BMT’s Group Services’ workshop. (Nick Murray/News Staff)

Transit and housing an obstacle for Sidney business

Businesses unhappy with current infrastructure and ability to attract staff

Sidney has long been favoured by the business community for its easy access to the airport and ferries along with a laid-back way of life.

However, local companies are reporting that they are being “prevented from servicing (their) customers” due to an increasingly unfavourable business climate. A diverse range of businesses, from retail shops and cafes to industrial workshops and cutting-edge tech companies, say that a lack of infrastructure is hampering their ability to operate.

“The factors impeding us are beyond our control. There is an acute labour shortage on the island due to the lack of affordable housing and transportation between Victoria and Sidney,” said Shelley Carlson, HR manager for Sea Star Chemicals, a company that has been in Sidney for 40 years, explains.

Like many companies, Sea Star Chemicals utilizes a shift system, starting at 6 a.m. With no bus service between Victoria and Sidney running this early, employees need to own and operate a car, something that is beyond many young entry-level workers’ means.

Denny Warner, executive director of the Saanich Peninsula Chamber of Commerce, says her organization has lobbied BC Transit, and although they have tweaked their schedule, “It hasn’t been enough. They move slowly and do not interact enough with the business community.”

Due to staff shortages, some shops have had to cut their opening hours and other businesses now sponsor university events, use recruitment agencies, advertise across Canada and offer signing bonuses for low-level positions. BMT Group Services, an RV rental and truck sales company, reports it has had to double wages since starting trading and now advertise in Scotland for some jobs.

All of the companies we spoke to said they have tried to adapt to the conditions and have successfully prioritized retaining staff. Companies now implement a range of creative initiatives such as a day off on an employee’s birthday, incentives on top of pay and flexible work hours. However, recruitment remains difficult and they are now looking beyond their traditional labour sources.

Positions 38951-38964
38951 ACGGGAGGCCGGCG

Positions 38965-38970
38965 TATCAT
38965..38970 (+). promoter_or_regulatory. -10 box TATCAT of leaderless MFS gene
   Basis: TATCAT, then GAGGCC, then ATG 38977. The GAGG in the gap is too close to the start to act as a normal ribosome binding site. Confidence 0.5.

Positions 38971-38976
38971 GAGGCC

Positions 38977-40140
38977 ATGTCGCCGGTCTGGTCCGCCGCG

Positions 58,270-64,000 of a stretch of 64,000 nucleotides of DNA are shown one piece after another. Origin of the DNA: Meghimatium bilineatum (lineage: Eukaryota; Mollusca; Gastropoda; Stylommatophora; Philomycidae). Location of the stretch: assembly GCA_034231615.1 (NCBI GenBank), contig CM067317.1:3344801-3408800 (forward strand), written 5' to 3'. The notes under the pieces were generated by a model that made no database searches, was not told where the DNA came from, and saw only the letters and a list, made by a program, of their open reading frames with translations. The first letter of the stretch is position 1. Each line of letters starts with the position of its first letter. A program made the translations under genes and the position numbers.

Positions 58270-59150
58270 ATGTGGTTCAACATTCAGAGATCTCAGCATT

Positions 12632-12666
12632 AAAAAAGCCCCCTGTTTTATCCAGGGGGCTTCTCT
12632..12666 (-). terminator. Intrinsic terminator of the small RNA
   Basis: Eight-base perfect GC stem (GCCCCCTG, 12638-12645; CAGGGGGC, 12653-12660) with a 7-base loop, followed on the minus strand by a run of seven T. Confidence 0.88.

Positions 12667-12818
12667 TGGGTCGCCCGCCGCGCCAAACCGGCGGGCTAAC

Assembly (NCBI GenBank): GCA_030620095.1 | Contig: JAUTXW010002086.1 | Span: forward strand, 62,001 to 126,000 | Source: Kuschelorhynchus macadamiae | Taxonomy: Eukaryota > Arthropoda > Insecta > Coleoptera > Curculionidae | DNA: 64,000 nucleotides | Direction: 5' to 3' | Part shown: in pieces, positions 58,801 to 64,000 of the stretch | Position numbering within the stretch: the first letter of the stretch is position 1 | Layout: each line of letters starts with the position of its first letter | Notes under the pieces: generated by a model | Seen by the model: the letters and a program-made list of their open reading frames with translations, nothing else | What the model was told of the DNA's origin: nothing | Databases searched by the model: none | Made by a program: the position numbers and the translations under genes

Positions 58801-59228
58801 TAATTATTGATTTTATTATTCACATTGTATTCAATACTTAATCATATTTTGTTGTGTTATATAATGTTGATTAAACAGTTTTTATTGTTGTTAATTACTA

“They’re now looking at new immigrants, refugees and the semi-retired,” said Warner.

Slavka Schiavio of AML Oceanographic explains the difficulties her company faces recruiting staff.

“It takes an hour from downtown and as there is no link to the industrial site, it’s a half-hour walk to get there. It can take three hours to get here and back home.”

Schiavio says the issue of the industrial site not being serviced by a convenient transport link is exacerbated by a lack of parking.

“There are only 15-20 spots and after 8:15 a.m. there is no place to park. And we’re not allowed to expand our parking lot onto the small green space in front, between the workplace and the road.”

Foreman CNC Machining Limited liken their attempts to attract staff as drawing water from a diminishing pool.

“It’s a small pool to start with, then you’ve got to find qualified people who fit with the company’s culture. A lot of people can’t afford to live here and the pool shrinks even further. Affordable housing and transport limits the pool,” said office manager Natalie Tamosiunas. “We’ve also found that kids coming out of school don’t have the practical skills they did 10 years ago. The mechanical engineers are great but, for the kids, the investment to get them up to speed is too much.”

William Whitelaw, co-owner of BMT Group Services, said that due to incentives and tax breaks elsewhere in Canada, he was having to look for the technicians he needed from abroad. “The immigration process needs to be streamlined and there should be programs like they have up north to help people settle here.”

On Jan. 25 the Chamber of Commerce arranged an industry tour showing delegates a variety of Sidney businesses. Eleven politicians, including two mayors and the leader of the Green Party attended. Half of the companies on the tour spoke about their difficulties to attract staff. The politicians were given access to completed questionnaires about the company owners’ concerns.

“We would consider moving if this doesn’t improve. Our options are limited,” said Schiavio.

Carlson agrees, “Not being able to recruit staff is preventing us from growing our business. Something has to change.”

nick.murray@peninsulanewsreview.com

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